- JAMA offers a synopsis for clinicians navigating primary prevention of sudden cardiac death (SCD) in high-risk populations, highlighting key recommendations, changes from previous guidelines, and patient benefits.
- The synopsis covers the 2018 release of the latest guidelines .
Why this matters
- SCD underlies half of all cardiovascular death, with risks increased for patients with compromised ejection fraction (EF), heart failure, prior cardiac arrest, or coronary artery disease.
- With reduced EF (
- Mineralocorticoid receptor antagonists; and
- Angiotensin-converting enzyme inhibitors, angiotensin receptor blockers, or angiotensin receptor-neprilysin inhibitors.
- With life expectancy >1 year, where GDMT fails to prevent the following, implanted cardioverter defibrillator (ICD) is recommended:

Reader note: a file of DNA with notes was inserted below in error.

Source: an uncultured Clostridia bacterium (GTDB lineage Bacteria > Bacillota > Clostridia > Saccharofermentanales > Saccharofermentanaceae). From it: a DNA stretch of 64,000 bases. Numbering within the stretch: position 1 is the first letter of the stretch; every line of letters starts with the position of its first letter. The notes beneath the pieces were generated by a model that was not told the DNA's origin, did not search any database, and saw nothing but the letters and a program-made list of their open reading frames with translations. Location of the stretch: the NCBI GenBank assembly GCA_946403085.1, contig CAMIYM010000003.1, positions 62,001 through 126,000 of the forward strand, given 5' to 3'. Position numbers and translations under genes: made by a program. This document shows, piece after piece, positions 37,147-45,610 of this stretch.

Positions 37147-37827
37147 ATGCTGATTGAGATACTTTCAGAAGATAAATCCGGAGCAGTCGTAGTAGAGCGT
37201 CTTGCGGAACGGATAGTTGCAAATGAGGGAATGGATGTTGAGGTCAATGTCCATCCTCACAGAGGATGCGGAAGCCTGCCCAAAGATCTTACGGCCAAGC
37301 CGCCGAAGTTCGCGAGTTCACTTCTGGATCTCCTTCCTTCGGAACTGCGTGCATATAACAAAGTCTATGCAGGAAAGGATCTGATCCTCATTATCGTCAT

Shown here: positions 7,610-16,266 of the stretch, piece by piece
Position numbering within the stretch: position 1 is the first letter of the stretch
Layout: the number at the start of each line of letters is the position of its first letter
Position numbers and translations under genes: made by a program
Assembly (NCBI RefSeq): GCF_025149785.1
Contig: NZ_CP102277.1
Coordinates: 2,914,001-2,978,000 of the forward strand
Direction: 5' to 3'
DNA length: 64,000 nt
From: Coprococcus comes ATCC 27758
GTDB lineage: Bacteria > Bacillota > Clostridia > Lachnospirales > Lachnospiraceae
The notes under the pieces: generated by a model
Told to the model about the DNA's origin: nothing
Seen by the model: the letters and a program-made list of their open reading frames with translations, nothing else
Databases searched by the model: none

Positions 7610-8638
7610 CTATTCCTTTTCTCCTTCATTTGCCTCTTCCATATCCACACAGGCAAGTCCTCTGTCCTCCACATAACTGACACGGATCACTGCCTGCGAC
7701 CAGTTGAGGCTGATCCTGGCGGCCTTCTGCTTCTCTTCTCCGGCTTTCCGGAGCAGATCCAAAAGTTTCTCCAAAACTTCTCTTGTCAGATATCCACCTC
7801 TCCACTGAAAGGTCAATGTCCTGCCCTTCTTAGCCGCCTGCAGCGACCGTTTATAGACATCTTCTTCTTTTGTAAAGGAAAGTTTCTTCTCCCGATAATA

- Left ventricular EF (LVEF) ≤35% and ischemic heart disease at 40+ days after myocardial infarction, 90+ days postrevascularization, class II-III heart failure;
- LVEF ≤30% with ischemic heart disease at 40+ days after myocardial infarction, 90+ days postrevascularization, class I heart failure; or
- Nonischemic cardiomyopathy, class II-III symptoms, LVEF ≤35%.
- Biggest guidelines change from earlier versions is addition of angiotensin receptor-neprilysin inhibitors, which the synopsis authors say remains controversial.
- Benefits for patients include the focus on GDMT before moving to ICD, with parameter of expected survival >1 year.